I took three Implicit Assocation Tests in the website which are the Fat-Thin, Gay-Straight, and Gender-Career IATs. I chose these because of personal preference, interest, and curiosity about my conscious and unconscious attitude towards these categories. For the all the IATs, there are four parts to the task. In the Fat-Thin test, the first part presents several photographs of males’ and females’ faces which are either fat or thin. These are shown one after the other in no particular order. The task of the subject is to sort these pictures into the fat and thin category as quickly as possible.
The next task is a series of words which the subject should categorize into good or bad. Then, the third part reorganizes the four (4) categories such that they come in two (2) pairs (fat and bad / thin and good). The photographs and words are then presented one after the other and the subject must put them into the correct categories. Finally, the pairs are switched (fat and good / thin and bad) and the subject again must choose the proper category as fast as possible. The same instructions go for the following two IATs, only that for the Gay-Straight IAT, the categories are (male and family / female and career).
The rationale behind the first and second parts of the task is to test the normal reaction time of the subject to measure how fast he/she could categorize the words or pictures. Also, these parts would get him/her acquainted with the categorization task. The third and fourth parts are the crucial stages of the test because these establish the mindset or prejudice of the subject for the main categories. In the Fat-Thin IAT, the usual cultural perspective is that thin is good and beautiful, while fat is bad and ugly.
If the subject responds faster when thin is paired with good and fat is paired with bad, than when it’s the other way around, it means that the subject has stronger preference for thin people. The same goes for the Gay-Straight IAT as the common bias of most people is toward straight people and heterosexual relationships. The Gender-Career IAT, on the other hand, is interesting because the common notion is that males are usually the ones who are associated with career whereas females are more concerned about familial and household matters.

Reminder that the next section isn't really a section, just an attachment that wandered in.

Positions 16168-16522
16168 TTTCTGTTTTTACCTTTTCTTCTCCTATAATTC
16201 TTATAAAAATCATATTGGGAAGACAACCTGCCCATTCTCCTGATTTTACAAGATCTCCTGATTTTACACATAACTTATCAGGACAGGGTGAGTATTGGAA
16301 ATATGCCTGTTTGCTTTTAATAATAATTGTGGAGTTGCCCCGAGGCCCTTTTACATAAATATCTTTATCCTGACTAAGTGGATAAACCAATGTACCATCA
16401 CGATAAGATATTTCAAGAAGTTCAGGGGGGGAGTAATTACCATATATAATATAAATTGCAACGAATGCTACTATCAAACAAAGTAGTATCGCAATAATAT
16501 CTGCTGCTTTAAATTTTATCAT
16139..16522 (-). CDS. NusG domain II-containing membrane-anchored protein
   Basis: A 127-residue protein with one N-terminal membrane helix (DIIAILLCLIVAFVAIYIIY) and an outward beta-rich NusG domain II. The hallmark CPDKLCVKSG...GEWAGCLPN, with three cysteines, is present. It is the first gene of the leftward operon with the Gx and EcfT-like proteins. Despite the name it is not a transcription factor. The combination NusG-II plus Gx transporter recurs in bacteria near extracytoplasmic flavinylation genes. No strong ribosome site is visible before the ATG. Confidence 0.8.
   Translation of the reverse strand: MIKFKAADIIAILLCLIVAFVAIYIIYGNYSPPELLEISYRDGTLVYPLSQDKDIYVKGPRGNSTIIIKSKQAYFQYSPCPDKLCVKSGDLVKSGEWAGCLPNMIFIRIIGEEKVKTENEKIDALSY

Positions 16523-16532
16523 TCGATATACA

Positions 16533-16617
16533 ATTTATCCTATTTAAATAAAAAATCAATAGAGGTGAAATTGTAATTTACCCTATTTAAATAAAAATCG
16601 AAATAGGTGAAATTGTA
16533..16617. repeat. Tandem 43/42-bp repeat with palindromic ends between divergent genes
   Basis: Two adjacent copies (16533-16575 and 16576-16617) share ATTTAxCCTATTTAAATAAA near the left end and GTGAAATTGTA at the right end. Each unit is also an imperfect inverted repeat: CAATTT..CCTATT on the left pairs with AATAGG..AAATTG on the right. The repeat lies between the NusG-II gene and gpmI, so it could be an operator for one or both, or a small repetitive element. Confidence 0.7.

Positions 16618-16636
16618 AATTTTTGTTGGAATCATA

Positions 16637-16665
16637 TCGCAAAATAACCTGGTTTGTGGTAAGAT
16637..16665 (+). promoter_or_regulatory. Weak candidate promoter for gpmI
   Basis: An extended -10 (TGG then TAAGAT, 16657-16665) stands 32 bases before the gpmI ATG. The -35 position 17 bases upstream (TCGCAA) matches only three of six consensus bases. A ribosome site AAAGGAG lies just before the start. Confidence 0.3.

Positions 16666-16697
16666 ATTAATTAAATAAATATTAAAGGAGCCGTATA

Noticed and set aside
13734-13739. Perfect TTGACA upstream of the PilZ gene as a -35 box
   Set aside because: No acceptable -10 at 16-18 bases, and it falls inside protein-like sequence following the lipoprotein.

As results of my IATs, I found that I have strong automatic preference for fat people than thin people, a moderate automatic response for straight people as compared to gay people, and that I have a strong association of male with career, and female with family. I find the result for my first IAT to be surprising as consciously, I would prefer thin rather than fat people in most cases. The fact that the IAT revealed that I have a strong preference for fat people may be because the photographs only show faces and that this could be a contributing factor for my categorization response.
Personally, I feel for fat people and I think they are good people with big hearts. Perhaps, this mentality for fat people is seated in my unconscious and shown out in the open as the task required rapid automatic response. For the second and third IAT, there is not much of a surprise because I agree with the results of the tests. I am somewhat conservative when it comes to gender and relationships, and I have a traditional approach to family and career.
For most parts, the IAT may be a valid measure to know the extent of a person’s bias or prejudice as the automatic response of a person to a stimulus shuts off the conscious cognitive process and enables the unconscious mental representations to surface. This could be a social measure as most of our biases stem from what we learn in the society as part of our culture. The discrepancy between the length of time a person is able to respond correctly in the categorization task for the common category pairing and the uncommon one shows that indeed there is cognitive dissonance in the subject’s part.
However, there are several factors which might affect its validity. Technically, there is a strong tendency for the subject to get confused with the task especially that it is time-pressured. Furthermore, some knowledge about the test itself, and the preexisting prejudice or bias existing in the society forces the subject to consciously choose the answer that would show that he/she does not discriminate anybody or anyone. Finally, the IAT still has its advantages and uses, despite its flaws.
It could be used as a research technique to help clinical diagnosis of anxiety and other personality disorders. It could also be used in industrial psychology as a supplemental measure for job applicants, for example. Lastly, it could be utilized in market research studies as it measures attitude towards something. Nevertheless, researchers, specialists, and clinicians must be careful in their use of this technique and watch out for intervening factors which might confound the results.
They must also not solely rely on this test to make a conclusion. Rather, it would be better if they use supplemental measures to be more accurate with the results. Works Cited Gladwell, M. Blink. 2005. Myers, D. G.. Social Psychology. New York. McGraw-Hill. p. 331-337. 2005. Wilson, T. D. Strangers to ourselves: The origins and accuracy of beliefs about one’s own mental states. In J. H. Harvey & G. Weary (Eds. ), Attribution in contemporary psychology. New York. Academic Press. 1985.
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